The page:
University of California, Irvine, is trying to do right by 800 students who accepted the college's admissions offer above the expected number. When making admissions decisions, colleges always consider their "yield," or the percentage of students who will enroll. Admissions officers admit more students than they have space for, assuming some won't come because of financial reasons or school preference.
Initially, Irvine rescinded offers from about 500 students, but it was too late for them to enroll in other schools by that time. They informed students during the summer about transcript and other issues, which happens in a few cases each year, but this is an extraordinary number.
Then university administrators began softening. They admitted that they used standards that were too strict in order to lower their enrollment numbers. The vice chancellor wrote a message to students, including this excerpt:
We heard from some students that this year's process was too stringent and our customer-service approach needs improvement. I acknowledge that we took a harder line on the terms and conditions this year and we could have managed that process with greater care, sensitivity, and clarity about available options. Also contributing to the angst many of you have experienced is our traditional communication and outdated telephone systems that did not serve us well in this circumstance. For those who felt ignored or mistreated, I sincerely apologize.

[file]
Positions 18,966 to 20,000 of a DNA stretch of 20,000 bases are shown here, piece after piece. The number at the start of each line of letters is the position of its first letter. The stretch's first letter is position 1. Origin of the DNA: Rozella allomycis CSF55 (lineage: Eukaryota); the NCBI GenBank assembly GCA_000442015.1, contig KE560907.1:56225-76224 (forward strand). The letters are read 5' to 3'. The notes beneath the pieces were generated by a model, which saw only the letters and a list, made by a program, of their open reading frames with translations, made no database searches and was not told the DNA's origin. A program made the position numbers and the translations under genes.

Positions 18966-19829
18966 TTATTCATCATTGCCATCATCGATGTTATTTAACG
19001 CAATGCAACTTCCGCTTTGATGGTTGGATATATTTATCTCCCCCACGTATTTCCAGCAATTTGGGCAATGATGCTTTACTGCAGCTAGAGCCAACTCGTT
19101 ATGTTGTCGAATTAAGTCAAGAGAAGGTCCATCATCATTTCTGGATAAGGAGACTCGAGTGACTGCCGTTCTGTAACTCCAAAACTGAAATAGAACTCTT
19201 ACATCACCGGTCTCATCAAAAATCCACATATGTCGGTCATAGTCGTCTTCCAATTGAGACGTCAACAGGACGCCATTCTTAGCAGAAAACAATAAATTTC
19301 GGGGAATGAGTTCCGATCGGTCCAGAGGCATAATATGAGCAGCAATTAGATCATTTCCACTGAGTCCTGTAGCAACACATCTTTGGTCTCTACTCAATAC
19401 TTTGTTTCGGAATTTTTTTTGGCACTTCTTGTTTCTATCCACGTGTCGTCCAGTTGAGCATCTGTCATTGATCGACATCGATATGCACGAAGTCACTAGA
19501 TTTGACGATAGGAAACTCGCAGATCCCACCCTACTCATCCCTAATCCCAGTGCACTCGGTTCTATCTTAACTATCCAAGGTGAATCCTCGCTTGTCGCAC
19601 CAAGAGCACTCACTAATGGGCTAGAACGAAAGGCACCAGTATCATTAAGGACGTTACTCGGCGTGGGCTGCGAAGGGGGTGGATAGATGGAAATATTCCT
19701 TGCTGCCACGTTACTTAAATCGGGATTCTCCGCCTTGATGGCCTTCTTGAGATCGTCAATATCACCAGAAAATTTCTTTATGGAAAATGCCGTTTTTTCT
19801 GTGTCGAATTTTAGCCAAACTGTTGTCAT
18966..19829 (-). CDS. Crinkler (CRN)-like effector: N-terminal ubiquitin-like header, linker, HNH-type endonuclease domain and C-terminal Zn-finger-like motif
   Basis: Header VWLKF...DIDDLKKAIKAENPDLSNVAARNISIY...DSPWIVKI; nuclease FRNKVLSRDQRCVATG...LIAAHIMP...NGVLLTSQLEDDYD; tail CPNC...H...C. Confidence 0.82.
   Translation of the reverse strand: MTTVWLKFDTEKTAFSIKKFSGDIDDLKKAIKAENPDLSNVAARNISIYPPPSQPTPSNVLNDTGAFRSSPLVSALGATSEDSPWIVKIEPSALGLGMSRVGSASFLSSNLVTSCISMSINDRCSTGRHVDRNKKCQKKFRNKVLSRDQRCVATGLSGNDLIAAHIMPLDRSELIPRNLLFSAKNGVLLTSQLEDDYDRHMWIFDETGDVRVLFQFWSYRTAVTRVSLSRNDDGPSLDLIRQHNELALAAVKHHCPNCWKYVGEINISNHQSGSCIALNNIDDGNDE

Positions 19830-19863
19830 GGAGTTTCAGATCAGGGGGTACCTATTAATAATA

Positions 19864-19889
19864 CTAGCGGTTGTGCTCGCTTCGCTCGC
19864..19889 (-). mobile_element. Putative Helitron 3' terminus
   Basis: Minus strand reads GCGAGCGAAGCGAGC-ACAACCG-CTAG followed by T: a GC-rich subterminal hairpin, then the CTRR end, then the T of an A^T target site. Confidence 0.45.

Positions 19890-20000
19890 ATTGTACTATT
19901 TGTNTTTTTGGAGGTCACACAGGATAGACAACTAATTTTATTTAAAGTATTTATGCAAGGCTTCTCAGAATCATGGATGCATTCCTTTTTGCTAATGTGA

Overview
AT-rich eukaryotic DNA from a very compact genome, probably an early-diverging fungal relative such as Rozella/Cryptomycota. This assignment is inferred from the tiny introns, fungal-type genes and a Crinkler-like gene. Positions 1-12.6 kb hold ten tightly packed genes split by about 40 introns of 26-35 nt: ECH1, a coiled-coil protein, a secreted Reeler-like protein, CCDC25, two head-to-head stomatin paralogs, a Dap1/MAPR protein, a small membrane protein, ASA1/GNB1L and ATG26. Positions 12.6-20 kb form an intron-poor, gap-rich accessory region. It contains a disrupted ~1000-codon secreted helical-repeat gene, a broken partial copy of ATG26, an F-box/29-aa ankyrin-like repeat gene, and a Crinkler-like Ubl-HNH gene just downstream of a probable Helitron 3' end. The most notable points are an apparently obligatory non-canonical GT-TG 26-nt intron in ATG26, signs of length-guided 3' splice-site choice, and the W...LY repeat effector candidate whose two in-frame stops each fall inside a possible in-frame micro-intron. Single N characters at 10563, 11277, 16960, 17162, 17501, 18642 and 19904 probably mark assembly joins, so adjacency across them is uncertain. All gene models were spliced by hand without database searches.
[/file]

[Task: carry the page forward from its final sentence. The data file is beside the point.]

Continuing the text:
We are making every effort to do better, immediately. I have directed the admissions team to step up the personal outreach to notified students. We're bringing in more people to review appeals and answer phones. We are committed to correcting any errors swiftly and providing the help you need in an empathetic and understanding way.
A few days later, Irvine's chancellor also apologized, and the university found a way to accommodate 290 more students. His message included this excerpt:
The stories of our students whose college dreams were crushed by our decision to withdraw admissions to hundreds of students are heartbreaking. And unacceptable.
This process is not working. We are a university recognized for advancing the American Dream, not impeding it. This situation is rocking us to our core because it is fundamentally misaligned with our values.
The apology is notable because we see so few of them from university presidents. Writers for The New York Times and Insider Higher Ed commented on the rarity of apologies, partly because of the complexity of academic institutions.
- Analyze the chancellor's and vice chancellor's messages. What communication principles do they use? How do the messages compare in content, tone, word choice, and organization?
- What should Irvine have done differently in this situation? What are all of the touch points with students that could have been improved?